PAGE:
Meet the Kilbrittain man plotting Ireland's downfall against Samoa

Cork man Micheal Deasy is the strength and conditioning coach for Saturday’s visitors to the Aviva Stadium.

Deasy at Blackrock College RFC during Samoa training.
Deasy at Blackrock College RFC during Samoa training.
Image: ©INPHO/Cathal Noonan

MICHAEL DEASY DOESN’T have to think twice when I ask him if he has mixed feelings about the outcome of Saturday’s test match between Ireland and Samoa in Dublin.

“For me, it’ll be Samoa all the way.”

And why wouldn’t it be? The Pacific island’s rugby union pay his wages and he has spent the majority of the past three years living there. Deasy’s job as National Strength & Conditioning Coach involves working with the country’s top rugby stars in an effort to make them better athletes, so it is only natural that he wants them to win, even against his native land.

The opportunity to get involved with Samoa came in 2010, when Deasy’s degree in Sports and Exercise Science at the University of Limerick allowed him to head out on period of work placement. PJ Smith, a sports psychology lecturer in UL, made the Kilbrittain man aware of an internship in Samoa, and Deasy took a ballsy decision to trek halfway across the world.

I took a big leap of faith there and went to Samoa for eight months. The guy who was head of S & C there at the time was David Edgar, who came from the Waikato Chiefs and he was amazing. The stuff I learned off the man, I couldn’t speak about him more positively.”

The eight months passed in the blink of an eye and even after returning to Limerick to finish his studies, Deasy kept in almost constant contact with his mentor Edgar.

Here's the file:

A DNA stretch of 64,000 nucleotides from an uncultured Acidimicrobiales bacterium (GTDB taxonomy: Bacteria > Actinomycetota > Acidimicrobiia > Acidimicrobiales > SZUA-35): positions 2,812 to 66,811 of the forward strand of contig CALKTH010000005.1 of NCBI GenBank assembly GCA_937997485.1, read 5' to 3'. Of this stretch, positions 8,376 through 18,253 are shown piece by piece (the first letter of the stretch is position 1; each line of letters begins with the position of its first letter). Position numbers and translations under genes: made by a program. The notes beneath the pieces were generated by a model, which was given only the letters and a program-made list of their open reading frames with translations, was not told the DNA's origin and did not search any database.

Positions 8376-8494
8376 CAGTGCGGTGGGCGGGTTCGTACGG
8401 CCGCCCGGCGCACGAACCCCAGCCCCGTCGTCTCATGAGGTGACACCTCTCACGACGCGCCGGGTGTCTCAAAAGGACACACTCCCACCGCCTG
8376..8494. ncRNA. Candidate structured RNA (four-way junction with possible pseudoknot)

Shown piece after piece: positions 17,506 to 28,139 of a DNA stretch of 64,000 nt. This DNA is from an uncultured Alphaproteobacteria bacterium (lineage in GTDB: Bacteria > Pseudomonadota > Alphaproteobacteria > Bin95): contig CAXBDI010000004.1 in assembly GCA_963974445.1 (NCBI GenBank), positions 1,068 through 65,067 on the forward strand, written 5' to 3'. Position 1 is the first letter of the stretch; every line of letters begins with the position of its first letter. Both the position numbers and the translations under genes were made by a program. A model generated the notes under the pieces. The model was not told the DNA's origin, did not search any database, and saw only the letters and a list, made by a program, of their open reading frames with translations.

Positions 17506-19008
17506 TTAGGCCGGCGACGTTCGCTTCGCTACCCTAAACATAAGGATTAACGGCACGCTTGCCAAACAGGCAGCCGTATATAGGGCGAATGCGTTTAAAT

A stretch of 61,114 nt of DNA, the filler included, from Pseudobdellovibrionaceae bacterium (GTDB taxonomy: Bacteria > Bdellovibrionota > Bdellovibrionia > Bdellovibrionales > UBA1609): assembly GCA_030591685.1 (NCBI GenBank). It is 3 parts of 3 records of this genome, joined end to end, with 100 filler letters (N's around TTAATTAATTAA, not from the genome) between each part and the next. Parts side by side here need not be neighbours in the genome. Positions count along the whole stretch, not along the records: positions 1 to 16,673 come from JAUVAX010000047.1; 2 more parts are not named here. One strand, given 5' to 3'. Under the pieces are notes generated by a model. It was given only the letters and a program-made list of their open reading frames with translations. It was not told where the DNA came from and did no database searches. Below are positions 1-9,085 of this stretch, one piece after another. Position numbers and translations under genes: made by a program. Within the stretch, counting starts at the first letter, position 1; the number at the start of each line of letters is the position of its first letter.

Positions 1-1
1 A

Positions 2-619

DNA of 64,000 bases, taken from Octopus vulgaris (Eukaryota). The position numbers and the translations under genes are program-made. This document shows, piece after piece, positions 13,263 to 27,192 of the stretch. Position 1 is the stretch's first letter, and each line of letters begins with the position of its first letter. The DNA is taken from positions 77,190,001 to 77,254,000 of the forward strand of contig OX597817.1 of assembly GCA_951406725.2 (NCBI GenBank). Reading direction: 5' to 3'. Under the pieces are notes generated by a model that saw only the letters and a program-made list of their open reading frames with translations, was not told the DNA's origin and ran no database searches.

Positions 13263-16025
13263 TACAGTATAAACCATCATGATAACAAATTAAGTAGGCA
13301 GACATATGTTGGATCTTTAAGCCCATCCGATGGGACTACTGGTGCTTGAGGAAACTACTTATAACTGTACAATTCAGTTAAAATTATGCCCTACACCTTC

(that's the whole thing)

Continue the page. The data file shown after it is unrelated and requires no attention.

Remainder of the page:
“Once I had finished my research stint [in Ireland], the academy job came up in Samoa and Davo gave me a call and was like, ‘Put your name in there mate, I want you back.’ So I went back to the academy job and then trained with the U20s team for two years.”

That time spent as head strength and conditioning coach of Samoa’s academy set-up allowed the 25-year-old to up-skill and learn how things worked in rugby. Deasy’s own background is in GAA and triathlons but he proved to be an avid learner under Edgar’s tutelage.

So much so that when the New Zealander moved away from Samoa to take up a similar role in Japan with Suntory Rugby, it was to Deasy that the Samoan Rugby Union turned to. The Irishman took over as the head S & C specialist in the national set-up on an interim basis at first, before signing a full-time deal in January of this year.

imageDeasy is a vital part of the Samoan set-up. ©INPHO/Cathal Noonan.

There are unique challenges that come with Deasy’s position, particularly as nearly all of the Samoan international players are based in England, France, Japan or New Zealand.

“Some of the boys, you get them as you get them because the clubs are the ones who look after them mostly. But what we do is we monitor from afar, so we’re in touch with the clubs, sending them monitoring sheets.”